The heroin problem in the United States continues to worsen, with the number of reported users doubling from 2000 to 2013, and climbing since. Heroin overdose deaths have more than tripled in the last 15 years.
But how much does the heroin epidemic cost the United States? A lot. Researchers seeking to put a number on it have come up with a new figure: more than $51 billion. That’s a vast sum, equivalent to the gross domestic product of countries like Lebanon and Croatia.
Researchers from the University of Illinois at Chicago calculated the cost of heroin use to society in a study published in the journal PLOS ONE . To come up with a figure, they looked at all the ways that the drug impacts the estimated 1 million active users nationwide and those with whom they interact and effect.
These include costs to treat diseases that are made more likely and spread through the use of needles, such as hepatitis C, hepatitis B, HIV-AIDS and tuberculosis. Treatments for neonatal abstinence syndrome, a group of problems that occurs in infants exposed to heroin in the womb, are also included. Heroin users are also more likely to be incarcerated and to commit crimes, which have heavy costs, and they are significantly less productive than other members of society (resulting in lost potential income and services). The researchers also accounted for treatments for addiction and overdose.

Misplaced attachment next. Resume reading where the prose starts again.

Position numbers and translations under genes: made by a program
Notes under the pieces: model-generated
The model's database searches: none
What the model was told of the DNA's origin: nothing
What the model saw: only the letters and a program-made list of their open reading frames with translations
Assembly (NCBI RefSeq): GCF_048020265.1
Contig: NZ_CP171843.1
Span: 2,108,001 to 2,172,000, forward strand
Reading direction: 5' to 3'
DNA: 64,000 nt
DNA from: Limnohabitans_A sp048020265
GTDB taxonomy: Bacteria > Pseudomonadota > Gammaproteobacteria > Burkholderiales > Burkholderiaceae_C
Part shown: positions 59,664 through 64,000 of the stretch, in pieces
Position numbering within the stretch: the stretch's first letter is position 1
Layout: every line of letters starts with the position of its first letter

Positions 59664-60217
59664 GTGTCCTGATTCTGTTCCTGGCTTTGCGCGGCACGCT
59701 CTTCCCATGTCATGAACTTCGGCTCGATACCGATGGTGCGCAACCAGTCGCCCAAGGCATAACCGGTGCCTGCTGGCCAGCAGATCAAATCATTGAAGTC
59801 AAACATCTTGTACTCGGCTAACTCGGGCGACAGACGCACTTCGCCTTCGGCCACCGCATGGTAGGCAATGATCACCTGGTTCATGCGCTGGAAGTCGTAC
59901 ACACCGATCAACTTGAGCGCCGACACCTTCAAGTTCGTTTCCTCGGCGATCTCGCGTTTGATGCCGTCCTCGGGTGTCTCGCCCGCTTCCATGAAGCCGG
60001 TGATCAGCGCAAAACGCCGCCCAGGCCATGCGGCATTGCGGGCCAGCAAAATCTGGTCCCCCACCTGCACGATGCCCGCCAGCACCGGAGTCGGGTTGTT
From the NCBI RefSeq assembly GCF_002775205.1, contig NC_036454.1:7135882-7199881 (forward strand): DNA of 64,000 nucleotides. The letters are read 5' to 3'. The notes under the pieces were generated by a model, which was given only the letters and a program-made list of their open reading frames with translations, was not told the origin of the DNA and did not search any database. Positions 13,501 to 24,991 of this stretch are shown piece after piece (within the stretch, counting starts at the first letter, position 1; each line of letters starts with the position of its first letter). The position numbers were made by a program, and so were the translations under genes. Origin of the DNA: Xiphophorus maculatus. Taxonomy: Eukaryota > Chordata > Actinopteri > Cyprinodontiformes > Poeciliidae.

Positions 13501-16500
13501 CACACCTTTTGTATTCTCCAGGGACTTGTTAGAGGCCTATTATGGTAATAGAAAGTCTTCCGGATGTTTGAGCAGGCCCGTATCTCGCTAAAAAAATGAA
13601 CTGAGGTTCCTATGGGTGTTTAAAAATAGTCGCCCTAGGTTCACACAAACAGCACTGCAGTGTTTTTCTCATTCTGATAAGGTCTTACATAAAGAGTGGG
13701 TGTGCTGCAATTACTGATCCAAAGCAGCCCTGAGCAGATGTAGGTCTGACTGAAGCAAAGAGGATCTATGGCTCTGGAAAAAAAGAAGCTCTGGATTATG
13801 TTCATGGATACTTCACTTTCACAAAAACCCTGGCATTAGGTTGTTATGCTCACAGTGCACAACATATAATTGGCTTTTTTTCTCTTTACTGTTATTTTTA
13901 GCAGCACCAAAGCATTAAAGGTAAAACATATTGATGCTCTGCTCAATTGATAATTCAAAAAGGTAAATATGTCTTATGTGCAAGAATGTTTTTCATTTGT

Heroin users who are locked up are particularly expensive to society. The scientists estimate each bears a cost of to the United States of nearly $75,000 per year. This figure is mostly driven by productivity loss ($29,000), incarceration costs ($31,000) and, perhaps surprisingly, treatment for hepatitis C (a chronic condition with a treatment tab of $9,000). HIV, spread via heroin use, also takes a large toll; the condition is estimated to cost $300,000 to treat over a lifetime.
Overall, the average heroin user bears a $50,800 cost to U.S. society annually. That’s just a hair below the latest U.S. median annual salary of $51,272.
The authors note that addressing heroin use disorder as a medical rather than a legal problem, one which can be treated, and reducing the number of incarcerated heroin users would save society a lot of money.
If more is not done, the problem is likely to get worse, the costs will grow. “Without meaningful public health efforts, the number of heroin users is likely to continue to grow; the downstream effects of heroin use, such as the spread of infectious diseases and increased incarceration due to actions associated with heroin use, compounded by their associated costs, would continue to increase the societal burden of heroin,” the authors write in the study.